In Poonch and Rajouri, the local Gujjar population was initially wary of taking up arms against militants. Though some of them acted as guides for militants trying to cross the Line of Control, they hardly harboured any anti-India sentiments. Through the mid 90s, terrorists perpetrated several massacres of the Hindu minority, including one during Vajpayee’s Lahore Bus Yatra in February 1998 in which 20 Hindus were killed in three incidents. But by 2001, there were several cases where terrorists of Pakistani origin, owing allegiance to groups such as the Lashkar-e-Toiba, began to harass and intimidate Gujjars, especially their womenfolk. That is when several of them took up the Government offer and joined VDCs.
Here, a few all-Muslim, all-women VDCs were formed as well. During a major operation launched by the Army in Poonch in 2003, codenamed Operation Sarp Vinash, to weed out terrorists who had infiltrated Indian territory, information supplied by a VDC led to the busting of a major terrorist hideout. Here too, VDCs had to pay a heavy price. In Poonch in February 2001, 15 members of a VDC, all Muslim, were burnt to death by terrorists. In June 2004, another ten (again all Muslims) were gunned down by terrorists.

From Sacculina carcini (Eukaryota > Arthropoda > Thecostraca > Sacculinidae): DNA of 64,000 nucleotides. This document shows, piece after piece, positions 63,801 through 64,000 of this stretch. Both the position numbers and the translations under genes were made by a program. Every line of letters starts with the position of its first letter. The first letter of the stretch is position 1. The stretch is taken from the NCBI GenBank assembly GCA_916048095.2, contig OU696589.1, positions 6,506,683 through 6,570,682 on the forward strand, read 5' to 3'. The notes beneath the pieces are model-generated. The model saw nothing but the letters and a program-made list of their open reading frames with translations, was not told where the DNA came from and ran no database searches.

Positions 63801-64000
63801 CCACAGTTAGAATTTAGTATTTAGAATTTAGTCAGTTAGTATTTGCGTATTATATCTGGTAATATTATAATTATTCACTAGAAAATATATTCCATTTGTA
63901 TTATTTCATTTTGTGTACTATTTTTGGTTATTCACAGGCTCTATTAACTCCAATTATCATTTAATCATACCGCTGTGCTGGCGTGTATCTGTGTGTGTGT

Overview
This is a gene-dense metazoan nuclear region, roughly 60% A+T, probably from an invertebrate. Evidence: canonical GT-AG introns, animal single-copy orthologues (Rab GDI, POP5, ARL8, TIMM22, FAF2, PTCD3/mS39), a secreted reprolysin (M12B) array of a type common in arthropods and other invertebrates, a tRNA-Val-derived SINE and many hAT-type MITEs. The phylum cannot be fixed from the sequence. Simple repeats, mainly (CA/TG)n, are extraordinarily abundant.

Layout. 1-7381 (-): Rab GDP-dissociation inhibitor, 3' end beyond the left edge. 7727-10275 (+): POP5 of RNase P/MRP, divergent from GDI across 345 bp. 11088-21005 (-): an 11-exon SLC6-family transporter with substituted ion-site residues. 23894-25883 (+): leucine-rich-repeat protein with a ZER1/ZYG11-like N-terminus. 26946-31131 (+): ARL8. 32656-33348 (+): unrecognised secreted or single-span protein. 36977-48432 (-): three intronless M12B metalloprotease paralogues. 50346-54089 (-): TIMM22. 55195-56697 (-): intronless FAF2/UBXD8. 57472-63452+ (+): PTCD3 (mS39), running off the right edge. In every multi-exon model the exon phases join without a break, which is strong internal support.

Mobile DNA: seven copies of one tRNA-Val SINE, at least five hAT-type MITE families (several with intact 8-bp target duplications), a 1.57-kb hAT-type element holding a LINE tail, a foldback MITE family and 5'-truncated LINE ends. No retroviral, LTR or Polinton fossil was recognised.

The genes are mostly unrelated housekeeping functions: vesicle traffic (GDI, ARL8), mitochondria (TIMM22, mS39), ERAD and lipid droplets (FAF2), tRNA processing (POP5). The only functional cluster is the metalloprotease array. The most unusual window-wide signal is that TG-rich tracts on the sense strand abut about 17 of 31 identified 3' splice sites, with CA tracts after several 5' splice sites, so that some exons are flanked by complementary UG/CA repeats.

In the coming days, the pitch for the disbanding of VDCs will only grow louder in a state where mainstream politicians are in competitive secessionism with separatist groups. Khoda feels that the VDCs ought to stay, especially along the LoC and in areas close to Kashmir Valley. But he says in other areas, where there has been no incident of militancy in the past five years, there needs to be a review of VDCs. “It had already been happening silently,” he says. “In several cases, the VDC members opted out themselves since they got a job elsewhere or turned old.” But now, with a real threat of the migration of the region’s Hindu minority looming large, these VDCs, it seems, will only have a larger role to play.